What do we do with that tension? In three words, learn from it. Star Wars has become something of a modern myth in our culture, a touchstone referred to by everyone from kids on the grade school playground to professors in the college lecture hall. Novelists employ its themes. Moviemakers pilfer its punchlines. Songwriters channel its grand mood swings. It’s become nearly unavoidable, and because of that I’m grateful it doesn’t try too hard to crash the gates of decorum.

That relative restraint allows parents looking to reinforce Christian concepts to do so, while still talking through the real limits (and even dangers) of relying on our natural feelings and intuition—as we’re instructed to do in Star Wars: Episode 1: The Phantom Menace—when it comes to making our decisions and trusting the one and true God.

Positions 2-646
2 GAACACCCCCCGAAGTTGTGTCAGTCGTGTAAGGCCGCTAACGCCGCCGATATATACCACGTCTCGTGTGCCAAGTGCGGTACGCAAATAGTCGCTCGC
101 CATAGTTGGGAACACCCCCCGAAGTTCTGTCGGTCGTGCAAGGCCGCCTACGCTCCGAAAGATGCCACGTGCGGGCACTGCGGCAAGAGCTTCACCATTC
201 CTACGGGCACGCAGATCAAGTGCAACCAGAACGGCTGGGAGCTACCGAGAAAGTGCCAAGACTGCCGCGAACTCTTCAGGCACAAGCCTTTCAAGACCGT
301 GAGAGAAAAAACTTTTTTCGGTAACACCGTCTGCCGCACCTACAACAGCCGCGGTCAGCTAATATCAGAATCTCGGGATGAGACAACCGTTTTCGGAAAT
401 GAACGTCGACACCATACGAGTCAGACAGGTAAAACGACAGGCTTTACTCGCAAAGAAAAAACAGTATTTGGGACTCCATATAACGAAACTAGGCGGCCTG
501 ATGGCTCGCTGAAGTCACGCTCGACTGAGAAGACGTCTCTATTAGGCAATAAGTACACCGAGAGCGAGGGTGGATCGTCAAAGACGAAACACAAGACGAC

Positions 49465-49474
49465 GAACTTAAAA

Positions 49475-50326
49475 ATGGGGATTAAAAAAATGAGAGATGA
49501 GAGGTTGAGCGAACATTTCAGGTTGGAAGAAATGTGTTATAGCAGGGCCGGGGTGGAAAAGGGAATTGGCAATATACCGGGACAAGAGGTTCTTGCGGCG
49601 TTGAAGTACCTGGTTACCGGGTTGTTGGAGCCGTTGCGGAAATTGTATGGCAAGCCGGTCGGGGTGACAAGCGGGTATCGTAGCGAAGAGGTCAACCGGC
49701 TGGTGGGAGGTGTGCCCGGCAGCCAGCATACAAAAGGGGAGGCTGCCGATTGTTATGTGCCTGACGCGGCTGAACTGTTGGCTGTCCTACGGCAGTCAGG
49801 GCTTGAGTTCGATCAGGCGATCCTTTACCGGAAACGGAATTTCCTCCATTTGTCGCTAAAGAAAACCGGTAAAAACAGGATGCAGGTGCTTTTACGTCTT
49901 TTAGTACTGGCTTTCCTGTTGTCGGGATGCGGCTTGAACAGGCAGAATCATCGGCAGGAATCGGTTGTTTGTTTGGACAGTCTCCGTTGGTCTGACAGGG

A 3-D UPDATE:  In 2012, Lucas rereleased Phantom Menace to theaters with a 3-D update. Yet he himself described the extra dimensional treatment as subtle. And indeed it is—either a good or a bad thing, depending on what you think about 3-D. For my part, I’ll leave it at this: A bit of visual depth is added to the story, but never in a jarring way—no more jarring than Jar Jar Binks still is, anyway.

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Adam R. Holz

After serving as an associate editor at NavPress’ Discipleship Journal and consulting editor for Current Thoughts and Trends, Adam now oversees the editing and publishing of Plugged In’s reviews as the site’s director. He and his wife, Jennifer, have three children. In their free time, the Holzes enjoy playing games, a variety of musical instruments, swimming and … watching movies.